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Full steel structure (excludes breech block, its aluminum alloy.) with manganese phosphate coating
Lightweight breech block made by aluminum alloy, provides strong kick, to simulates the physical experience of firearms
Authentic stamping marks imitates wartime craftsmanship to endow with ornamental value
Bolt hold open and cross bolt safety ensure gun can be transported without accidental discharge
32 round stick magazine with design features that prevents over gassing despite sideways firing action
Satisfying recoil impulse
Steel upper receiver with front and rear sight
Steel lower receiver and steel outer barrel
Comes with alloy trigger, magazine release and selector
Dimensions (cm): 60 (L)x 35 (W) x 10 (H)
Weight (gram): 3300
Package includes: SMG x 1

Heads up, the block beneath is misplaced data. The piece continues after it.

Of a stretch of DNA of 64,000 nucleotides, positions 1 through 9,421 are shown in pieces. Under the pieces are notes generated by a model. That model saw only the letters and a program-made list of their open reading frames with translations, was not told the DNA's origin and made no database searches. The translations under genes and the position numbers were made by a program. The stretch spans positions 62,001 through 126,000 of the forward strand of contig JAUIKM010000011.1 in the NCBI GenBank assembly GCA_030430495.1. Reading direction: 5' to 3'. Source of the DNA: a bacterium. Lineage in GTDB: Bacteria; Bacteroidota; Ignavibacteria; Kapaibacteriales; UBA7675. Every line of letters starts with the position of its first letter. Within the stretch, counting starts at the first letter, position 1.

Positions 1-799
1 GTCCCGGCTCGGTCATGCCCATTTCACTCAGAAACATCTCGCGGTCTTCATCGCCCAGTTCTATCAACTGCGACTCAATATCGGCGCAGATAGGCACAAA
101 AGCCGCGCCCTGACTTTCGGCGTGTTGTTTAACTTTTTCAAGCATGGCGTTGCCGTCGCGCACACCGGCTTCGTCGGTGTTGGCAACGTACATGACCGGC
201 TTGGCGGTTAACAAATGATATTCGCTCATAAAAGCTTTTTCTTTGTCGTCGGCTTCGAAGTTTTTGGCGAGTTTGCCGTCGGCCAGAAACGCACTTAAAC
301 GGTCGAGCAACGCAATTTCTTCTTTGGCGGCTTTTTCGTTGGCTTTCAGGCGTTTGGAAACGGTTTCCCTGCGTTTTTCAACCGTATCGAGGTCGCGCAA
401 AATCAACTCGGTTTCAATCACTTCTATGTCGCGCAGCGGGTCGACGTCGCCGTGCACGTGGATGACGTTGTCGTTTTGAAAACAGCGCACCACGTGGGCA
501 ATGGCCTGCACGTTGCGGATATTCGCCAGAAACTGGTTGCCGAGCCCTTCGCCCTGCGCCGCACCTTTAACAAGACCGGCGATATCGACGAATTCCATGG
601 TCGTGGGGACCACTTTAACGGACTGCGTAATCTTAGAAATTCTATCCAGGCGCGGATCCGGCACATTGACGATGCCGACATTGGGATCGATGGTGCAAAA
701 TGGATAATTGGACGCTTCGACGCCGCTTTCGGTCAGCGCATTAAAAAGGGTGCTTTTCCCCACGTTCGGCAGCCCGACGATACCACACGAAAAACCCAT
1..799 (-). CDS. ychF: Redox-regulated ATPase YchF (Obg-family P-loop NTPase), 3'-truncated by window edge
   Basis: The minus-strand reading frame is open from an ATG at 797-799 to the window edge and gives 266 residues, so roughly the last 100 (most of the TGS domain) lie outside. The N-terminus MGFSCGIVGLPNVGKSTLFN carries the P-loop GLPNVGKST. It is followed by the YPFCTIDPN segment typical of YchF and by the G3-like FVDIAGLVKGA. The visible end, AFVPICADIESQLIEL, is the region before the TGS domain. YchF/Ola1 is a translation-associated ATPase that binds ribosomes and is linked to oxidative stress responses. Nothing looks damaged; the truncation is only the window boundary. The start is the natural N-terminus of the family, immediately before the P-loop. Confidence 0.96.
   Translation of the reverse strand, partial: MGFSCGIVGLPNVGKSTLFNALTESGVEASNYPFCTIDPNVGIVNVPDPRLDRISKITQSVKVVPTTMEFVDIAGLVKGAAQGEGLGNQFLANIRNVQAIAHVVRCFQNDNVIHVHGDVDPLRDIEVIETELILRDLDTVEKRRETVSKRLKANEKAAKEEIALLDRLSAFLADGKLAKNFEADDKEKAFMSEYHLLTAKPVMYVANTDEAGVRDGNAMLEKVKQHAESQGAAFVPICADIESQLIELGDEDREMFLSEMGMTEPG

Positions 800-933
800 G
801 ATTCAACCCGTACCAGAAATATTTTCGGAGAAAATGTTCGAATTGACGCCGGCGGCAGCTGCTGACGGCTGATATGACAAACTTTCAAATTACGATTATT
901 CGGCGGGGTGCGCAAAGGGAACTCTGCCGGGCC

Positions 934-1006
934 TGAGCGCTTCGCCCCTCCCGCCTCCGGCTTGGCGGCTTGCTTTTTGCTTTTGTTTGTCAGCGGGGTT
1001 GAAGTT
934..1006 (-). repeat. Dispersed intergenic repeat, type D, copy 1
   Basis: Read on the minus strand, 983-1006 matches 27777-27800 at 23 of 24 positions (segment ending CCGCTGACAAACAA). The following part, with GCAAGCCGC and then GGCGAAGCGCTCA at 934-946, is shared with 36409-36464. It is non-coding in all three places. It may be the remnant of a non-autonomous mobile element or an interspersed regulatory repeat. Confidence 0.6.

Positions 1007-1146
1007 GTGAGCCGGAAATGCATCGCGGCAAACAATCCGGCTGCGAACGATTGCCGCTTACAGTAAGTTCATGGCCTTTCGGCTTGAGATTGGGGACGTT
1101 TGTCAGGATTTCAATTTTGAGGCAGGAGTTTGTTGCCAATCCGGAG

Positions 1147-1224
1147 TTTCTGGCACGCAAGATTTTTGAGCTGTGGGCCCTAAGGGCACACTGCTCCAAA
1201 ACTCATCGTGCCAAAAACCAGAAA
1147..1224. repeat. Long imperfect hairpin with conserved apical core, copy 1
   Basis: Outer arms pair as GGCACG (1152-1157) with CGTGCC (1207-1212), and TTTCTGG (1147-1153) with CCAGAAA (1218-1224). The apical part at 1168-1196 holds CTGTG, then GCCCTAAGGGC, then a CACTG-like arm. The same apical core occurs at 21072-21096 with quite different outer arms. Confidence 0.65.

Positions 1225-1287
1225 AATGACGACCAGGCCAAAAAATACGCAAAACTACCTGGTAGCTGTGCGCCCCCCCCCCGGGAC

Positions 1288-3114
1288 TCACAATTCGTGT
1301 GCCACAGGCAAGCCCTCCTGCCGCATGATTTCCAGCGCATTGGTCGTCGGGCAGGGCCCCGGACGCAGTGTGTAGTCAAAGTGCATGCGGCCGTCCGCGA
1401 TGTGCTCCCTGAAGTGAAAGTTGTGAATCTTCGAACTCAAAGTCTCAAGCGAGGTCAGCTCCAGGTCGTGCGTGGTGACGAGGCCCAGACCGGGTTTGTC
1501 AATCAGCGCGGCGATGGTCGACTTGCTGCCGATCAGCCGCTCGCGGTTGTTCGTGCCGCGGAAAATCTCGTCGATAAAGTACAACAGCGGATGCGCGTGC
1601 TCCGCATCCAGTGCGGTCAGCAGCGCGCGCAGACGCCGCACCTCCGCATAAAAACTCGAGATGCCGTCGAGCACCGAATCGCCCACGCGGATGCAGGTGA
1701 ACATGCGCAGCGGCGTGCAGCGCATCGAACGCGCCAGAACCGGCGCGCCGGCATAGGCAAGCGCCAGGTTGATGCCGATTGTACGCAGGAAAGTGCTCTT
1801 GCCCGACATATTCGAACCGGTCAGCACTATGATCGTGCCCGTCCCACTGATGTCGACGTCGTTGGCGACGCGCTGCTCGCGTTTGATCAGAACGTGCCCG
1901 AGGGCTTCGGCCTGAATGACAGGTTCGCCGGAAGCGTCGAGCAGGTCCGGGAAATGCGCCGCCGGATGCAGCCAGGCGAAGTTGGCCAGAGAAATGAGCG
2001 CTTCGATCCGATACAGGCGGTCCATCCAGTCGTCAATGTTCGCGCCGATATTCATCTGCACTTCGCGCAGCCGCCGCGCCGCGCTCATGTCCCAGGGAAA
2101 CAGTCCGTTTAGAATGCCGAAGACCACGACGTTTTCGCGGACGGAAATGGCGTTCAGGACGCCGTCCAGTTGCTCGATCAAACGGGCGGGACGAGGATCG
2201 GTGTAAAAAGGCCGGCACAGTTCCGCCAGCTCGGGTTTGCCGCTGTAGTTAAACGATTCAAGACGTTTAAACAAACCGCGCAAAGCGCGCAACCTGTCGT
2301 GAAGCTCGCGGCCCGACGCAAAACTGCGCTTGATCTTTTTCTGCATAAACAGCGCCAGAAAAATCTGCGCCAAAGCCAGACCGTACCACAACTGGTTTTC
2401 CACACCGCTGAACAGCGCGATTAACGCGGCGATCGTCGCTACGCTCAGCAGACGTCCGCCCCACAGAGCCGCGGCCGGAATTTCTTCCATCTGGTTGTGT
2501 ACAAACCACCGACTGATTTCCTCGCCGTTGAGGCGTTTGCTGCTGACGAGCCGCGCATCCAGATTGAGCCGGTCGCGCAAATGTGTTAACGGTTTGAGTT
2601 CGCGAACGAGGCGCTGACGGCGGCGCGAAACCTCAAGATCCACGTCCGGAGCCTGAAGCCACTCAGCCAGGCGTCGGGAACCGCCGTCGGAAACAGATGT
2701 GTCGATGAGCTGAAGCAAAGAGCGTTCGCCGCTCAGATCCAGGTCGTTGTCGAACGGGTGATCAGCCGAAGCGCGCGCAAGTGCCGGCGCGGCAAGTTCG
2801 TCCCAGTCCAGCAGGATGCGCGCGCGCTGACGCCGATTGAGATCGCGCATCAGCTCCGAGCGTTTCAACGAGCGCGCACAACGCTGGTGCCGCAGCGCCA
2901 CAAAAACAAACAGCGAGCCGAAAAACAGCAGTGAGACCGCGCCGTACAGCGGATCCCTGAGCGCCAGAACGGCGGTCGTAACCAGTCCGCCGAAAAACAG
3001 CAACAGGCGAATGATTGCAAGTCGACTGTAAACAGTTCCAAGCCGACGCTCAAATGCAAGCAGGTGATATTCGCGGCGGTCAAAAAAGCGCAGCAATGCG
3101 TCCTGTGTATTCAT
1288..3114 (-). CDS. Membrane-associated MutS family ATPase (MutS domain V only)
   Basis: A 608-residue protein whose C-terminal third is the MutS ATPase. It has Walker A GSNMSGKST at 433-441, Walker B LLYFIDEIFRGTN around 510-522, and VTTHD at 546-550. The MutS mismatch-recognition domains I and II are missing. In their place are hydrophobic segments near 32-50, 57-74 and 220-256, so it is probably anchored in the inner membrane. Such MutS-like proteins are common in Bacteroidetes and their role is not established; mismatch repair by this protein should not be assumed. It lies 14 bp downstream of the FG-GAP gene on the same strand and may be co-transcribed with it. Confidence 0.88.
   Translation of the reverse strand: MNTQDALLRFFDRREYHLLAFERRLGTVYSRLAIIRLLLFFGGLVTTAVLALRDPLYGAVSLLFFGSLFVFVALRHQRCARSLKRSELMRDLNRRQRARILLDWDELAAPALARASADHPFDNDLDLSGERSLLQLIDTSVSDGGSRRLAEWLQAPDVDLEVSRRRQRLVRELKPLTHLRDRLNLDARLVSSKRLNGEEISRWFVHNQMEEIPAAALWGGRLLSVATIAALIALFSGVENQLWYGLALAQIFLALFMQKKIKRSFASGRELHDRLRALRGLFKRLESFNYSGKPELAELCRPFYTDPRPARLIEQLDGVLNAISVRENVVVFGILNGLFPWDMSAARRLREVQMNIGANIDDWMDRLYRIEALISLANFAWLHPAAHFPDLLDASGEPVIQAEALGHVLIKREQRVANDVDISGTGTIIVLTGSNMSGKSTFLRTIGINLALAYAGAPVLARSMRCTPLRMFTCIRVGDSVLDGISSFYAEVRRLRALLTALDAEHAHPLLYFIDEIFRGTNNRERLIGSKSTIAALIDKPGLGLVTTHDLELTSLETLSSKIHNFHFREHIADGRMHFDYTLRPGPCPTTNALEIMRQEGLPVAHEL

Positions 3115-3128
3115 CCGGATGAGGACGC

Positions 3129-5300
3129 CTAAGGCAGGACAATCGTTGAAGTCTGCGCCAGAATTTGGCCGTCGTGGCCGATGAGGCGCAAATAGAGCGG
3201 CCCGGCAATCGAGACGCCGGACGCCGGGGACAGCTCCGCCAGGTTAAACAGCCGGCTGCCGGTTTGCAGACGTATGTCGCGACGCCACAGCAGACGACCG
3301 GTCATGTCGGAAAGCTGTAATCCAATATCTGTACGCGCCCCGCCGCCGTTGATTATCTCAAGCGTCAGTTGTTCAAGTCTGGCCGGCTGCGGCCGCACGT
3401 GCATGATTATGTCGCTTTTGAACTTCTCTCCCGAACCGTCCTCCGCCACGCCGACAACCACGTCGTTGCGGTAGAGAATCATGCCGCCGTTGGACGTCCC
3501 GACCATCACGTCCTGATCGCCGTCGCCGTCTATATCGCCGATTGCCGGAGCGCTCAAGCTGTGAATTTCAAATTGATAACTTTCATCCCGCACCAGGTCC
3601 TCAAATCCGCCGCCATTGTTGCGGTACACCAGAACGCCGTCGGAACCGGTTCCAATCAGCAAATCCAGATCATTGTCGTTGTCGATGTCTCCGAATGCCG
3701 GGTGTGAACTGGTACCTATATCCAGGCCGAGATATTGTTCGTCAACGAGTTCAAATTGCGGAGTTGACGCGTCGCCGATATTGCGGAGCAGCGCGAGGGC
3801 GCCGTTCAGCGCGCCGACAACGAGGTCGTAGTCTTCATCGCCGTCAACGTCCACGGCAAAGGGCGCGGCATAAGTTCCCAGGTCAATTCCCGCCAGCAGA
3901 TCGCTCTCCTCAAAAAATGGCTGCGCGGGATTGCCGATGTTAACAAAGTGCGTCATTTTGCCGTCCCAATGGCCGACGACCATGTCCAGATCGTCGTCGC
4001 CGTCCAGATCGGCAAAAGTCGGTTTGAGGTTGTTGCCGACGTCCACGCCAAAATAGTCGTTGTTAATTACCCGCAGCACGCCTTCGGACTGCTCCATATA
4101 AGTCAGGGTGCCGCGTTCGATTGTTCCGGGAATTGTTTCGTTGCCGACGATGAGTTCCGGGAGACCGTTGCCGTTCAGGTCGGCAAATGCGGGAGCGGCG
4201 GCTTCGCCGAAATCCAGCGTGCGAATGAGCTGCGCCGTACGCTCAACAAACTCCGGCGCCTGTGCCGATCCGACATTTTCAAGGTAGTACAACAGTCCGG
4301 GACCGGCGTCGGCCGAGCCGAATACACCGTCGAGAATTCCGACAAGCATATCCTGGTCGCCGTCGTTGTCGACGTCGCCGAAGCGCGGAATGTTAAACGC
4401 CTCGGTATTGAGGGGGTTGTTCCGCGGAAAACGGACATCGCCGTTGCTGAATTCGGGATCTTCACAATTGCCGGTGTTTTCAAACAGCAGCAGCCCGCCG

The STEN (or Sten gun) was a family of British submachine guns and used extensively by British and Commonwealth forces throughout World War II and the Korean War. They had a simple design and very low production cost, so they were also effective insurgency weapons for resistance groups. The Sten was a blowback-operated submachine gun firing from an open bolt with a fixed firing pin on the face of the bolt. This means the bolt remains to the rear when the weapon is cocked, and on pulling the trigger the bolt moves forward under spring pressure, stripping the round from the magazine, chambering it and firing the weapon all in the same movement. There is no breech locking mechanism, the rearward movement of the bolt caused by the recoil impulse is arrested only by the mainspring and the bolt's inertia. The basic operating principles were similar to those of the German MP40, Russian PPSh-41, US M3 submachine gun and numerous other designs. These shared similar attributes and faults; they were simple and cheap to manufacture, and put an automatic weapon into the hands of soldiers, greatly increasing the short-range firepower of the infantry, especially when the main infantry weapon was a bolt-action rifle capable of only around 15 rounds per minute and not suited for short-range combat. The slot on the side of the body where the cocking knob ran was also a target of criticism, as the long opening could allow foreign objects to enter. On the other hand, a beneficial side-effect of the Sten's minimalist design was that it would fire without any lubrication. This proved useful in desert environments such as the Western Desert Campaign, where oil attracted and retained dust and sand.